But we won't be able to address those problems sensibly until we solve this first problem, this dependence on money. Not a dependence that reveals itself in the way evil people act, but a dependence that corrupts even the way good people solve the problems they come to Washington to address. We need to solve this problem now. We need to take this extraordinarily important and powerful passion for change and direct it at the one institution that really needs to change if this problem is to be solved.

Thanks very much.


Quote: FSJ on Google

The Secret Diary of Steve Jobs, on working at Google:
And you know what? There is something really evil about taking thousands of the world's smartest young people and using them to sell online text ads more efficiently. Really.
I think it's a complicated situation, but I have to admit he has a point.

A suggested model for Dark Energy

I decided to post a brainstorm on an unsolved problem in theoretical physics just to get it out there. This is probably not particularly interesting to most of my readers- pardon the detour. It's also probably wrong, but you can't win if you don't try. Back to your regularly scheduled content shortly.

------------------------ Start Brainstorm ------------------------
An analogical approach to explaining Dark Energy, with two suggested formalizations:

Dark Energy, or the mystery force causing the accelerated expansion of the universe, is one of the prime mysteries of modern physics. The approach I suggest here, which I believe to be novel, is essentially to model spacetime as imperfectly compressible (contrary to the standard implicit assumption of perfect compressibility) and identify Dark Energy as the natural, emergent, and proportional 'pushback' connected with gravity's compression of spacetime.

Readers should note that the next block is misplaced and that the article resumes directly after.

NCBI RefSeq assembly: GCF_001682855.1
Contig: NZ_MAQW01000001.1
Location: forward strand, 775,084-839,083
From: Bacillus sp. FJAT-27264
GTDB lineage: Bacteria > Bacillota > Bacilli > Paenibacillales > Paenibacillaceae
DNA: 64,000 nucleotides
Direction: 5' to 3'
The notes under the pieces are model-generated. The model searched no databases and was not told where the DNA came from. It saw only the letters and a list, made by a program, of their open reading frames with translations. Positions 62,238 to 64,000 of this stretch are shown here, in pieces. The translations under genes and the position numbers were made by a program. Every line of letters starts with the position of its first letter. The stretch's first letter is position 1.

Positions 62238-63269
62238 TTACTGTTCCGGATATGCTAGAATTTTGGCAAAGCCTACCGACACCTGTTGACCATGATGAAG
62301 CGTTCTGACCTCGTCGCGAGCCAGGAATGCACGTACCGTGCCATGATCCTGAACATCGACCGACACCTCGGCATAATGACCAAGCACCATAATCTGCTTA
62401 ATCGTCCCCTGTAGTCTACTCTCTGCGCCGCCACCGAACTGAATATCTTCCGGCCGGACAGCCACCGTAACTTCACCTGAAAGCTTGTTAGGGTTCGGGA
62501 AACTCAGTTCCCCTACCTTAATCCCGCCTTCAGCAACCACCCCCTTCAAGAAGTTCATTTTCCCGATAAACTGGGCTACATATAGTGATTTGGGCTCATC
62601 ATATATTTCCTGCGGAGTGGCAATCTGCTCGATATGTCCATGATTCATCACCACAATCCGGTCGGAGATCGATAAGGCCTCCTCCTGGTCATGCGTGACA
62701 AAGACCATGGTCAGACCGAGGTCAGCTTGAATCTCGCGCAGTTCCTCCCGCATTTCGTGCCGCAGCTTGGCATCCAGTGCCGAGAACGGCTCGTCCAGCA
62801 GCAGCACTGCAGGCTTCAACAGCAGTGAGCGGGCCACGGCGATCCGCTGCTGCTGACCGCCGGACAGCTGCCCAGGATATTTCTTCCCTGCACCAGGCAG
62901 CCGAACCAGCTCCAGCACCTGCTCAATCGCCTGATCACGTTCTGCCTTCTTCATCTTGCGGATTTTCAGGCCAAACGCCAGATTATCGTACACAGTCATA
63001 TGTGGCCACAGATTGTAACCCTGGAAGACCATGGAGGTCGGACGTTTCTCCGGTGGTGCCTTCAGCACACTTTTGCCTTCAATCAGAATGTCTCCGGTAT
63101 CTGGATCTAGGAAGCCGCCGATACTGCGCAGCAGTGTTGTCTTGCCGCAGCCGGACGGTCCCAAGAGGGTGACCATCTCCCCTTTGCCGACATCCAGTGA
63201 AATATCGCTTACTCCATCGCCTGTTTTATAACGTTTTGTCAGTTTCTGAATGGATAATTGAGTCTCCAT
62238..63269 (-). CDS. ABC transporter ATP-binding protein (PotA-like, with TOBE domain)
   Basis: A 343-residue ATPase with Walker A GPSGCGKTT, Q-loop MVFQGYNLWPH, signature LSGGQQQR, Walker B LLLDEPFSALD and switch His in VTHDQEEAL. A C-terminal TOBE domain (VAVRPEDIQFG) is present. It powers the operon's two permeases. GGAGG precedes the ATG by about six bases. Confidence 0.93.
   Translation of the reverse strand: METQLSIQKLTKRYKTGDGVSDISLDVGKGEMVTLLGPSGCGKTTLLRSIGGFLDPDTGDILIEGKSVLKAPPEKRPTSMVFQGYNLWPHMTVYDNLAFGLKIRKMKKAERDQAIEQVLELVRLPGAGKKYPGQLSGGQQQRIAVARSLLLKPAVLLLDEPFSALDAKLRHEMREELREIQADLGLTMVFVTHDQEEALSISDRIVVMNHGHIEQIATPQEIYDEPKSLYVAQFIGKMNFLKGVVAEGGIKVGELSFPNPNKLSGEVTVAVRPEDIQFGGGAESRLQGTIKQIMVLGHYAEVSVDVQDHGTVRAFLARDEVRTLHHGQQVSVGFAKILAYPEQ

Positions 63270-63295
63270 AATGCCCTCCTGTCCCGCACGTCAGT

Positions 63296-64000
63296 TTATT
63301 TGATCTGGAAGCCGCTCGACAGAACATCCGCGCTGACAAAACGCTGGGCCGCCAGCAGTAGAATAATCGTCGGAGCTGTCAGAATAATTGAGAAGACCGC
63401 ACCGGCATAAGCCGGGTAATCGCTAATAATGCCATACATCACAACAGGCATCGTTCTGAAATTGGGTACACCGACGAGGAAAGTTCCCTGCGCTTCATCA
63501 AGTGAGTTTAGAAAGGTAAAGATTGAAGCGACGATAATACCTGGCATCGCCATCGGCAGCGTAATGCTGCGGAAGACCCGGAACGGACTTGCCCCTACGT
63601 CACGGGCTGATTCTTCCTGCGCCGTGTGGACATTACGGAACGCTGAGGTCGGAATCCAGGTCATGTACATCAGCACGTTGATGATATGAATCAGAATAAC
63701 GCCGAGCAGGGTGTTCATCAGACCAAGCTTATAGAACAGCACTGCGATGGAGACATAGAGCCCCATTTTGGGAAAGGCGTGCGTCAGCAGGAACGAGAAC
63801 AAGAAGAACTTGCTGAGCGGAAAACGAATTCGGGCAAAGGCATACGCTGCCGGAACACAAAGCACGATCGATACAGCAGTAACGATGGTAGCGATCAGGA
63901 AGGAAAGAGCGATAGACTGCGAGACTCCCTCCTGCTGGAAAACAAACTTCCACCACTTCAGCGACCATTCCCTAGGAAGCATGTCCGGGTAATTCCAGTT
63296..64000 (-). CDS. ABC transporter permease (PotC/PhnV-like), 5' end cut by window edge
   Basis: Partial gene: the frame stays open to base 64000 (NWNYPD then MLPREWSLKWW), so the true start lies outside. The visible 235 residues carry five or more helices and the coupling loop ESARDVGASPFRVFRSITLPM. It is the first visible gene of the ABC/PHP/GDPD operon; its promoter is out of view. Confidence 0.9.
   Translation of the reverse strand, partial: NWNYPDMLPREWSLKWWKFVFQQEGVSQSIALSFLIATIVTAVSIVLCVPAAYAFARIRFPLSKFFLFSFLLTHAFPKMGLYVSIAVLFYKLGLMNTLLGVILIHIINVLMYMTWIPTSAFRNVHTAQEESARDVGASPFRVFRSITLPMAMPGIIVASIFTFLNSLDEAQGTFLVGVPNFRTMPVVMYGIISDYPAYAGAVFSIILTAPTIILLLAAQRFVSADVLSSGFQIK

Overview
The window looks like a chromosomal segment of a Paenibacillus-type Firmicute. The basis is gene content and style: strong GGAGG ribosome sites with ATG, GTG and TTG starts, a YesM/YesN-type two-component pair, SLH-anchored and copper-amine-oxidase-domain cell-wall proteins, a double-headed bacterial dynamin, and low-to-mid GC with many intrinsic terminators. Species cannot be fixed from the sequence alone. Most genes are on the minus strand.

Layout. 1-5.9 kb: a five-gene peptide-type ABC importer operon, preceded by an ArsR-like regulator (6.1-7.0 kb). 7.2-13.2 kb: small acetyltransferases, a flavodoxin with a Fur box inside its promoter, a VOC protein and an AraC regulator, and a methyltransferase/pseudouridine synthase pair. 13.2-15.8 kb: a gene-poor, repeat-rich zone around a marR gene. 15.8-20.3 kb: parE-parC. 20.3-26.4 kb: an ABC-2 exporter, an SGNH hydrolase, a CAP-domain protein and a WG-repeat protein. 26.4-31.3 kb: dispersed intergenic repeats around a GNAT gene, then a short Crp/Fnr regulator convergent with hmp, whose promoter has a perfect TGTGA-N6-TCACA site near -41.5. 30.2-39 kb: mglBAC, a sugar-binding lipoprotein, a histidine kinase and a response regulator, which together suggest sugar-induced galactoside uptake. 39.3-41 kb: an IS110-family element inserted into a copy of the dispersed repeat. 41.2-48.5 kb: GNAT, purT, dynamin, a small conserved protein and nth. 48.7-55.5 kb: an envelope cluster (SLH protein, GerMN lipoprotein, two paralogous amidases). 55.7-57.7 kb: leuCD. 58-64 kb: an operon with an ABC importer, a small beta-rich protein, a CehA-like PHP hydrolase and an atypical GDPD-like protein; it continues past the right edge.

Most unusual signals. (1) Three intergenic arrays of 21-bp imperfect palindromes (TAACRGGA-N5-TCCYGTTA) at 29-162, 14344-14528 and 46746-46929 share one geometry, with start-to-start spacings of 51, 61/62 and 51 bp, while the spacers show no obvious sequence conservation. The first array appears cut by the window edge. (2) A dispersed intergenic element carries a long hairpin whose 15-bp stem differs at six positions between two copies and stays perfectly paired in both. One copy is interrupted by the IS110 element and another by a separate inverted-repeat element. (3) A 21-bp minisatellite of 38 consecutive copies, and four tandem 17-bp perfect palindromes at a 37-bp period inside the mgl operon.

For example, if we take spacetime to be like the surface of a balloon which we live upon, the gravitational effects from aggregated clumps of matter (stars, galaxies, black holes, etc) are like fingers pushing into the balloon. It's natural for the balloon to bulge where it's not being compressed. Furthermore, though its volume stays ~constant[1] as you squeeze it, the balloon (like the universe) appears to expand: its total surface area increases in relation to how unevenly compression is applied.

In short-- Dark Energy is a buoyant or inflationary effect on the surface of spacetime equal to the total amount of spacetime 'displaced' by the gravitational imprint of matter+dark matter+energy. The volume of spacetime thus displaced-- and thus the inflationary effect-- will increase over time as matter clumps up and applies compression unevenly.

To help quantify what this would mean, my prediction is that we should expect a special-case universe composed of 0% energy, 100% homogeneously distributed matter to neither contract nor expand[2] (contrary to the standard prediction of contraction due to gravity), much like how a balloon filled with incompressible liquid pushed equally from all sides would stay roughly in equilibrium. Once matter starts to 'clump up', however (and it invariably would due to quantum effects), the surface area of the universe would start to expand, just like the surface area of a balloon expands if you squeeze one side of it. I haven't run the numbers, but it would appear such expansion might become an accelerating positive-feedback cycle.

The timeline of massive expansions due to Dark Energy seems to correlate with what we can guess about major thresholds in the de-homogenization of matter distribution. We would expect a massive initial de-homogenization right after the Big Bang due to quantum effects, then another when particles are able to form, another when large-scale matter structures are able to form, and another as matter organizes into very large scale structures such as galaxies, clusters, and superclusters.

An alternate, particle approximation of this would be roughly as follows: within any specific range of times, the amount of Dark Energy should be equal to:

Gr(a)*S(a) - Gr(h)*S(h)

Gr(a) is the actual number of gravitons exchanged in the universe;

Gr(h) is the hypothetical number of gravitons which would be exchanged in a universe of the current size if matter and energy were distributed homogeneously (necessarily equal to or lesser than Gr(a));

S(a) is the scaling factor of how much the average graviton bends spacetime in the current universe;

S(h) is the scaling factor of how much the average graviton would bend spacetime in a hypothetical universe of the current size but where matter and energy were homogeneously distributed-- presumably differing from S(a) due to differences in average graviton longevity.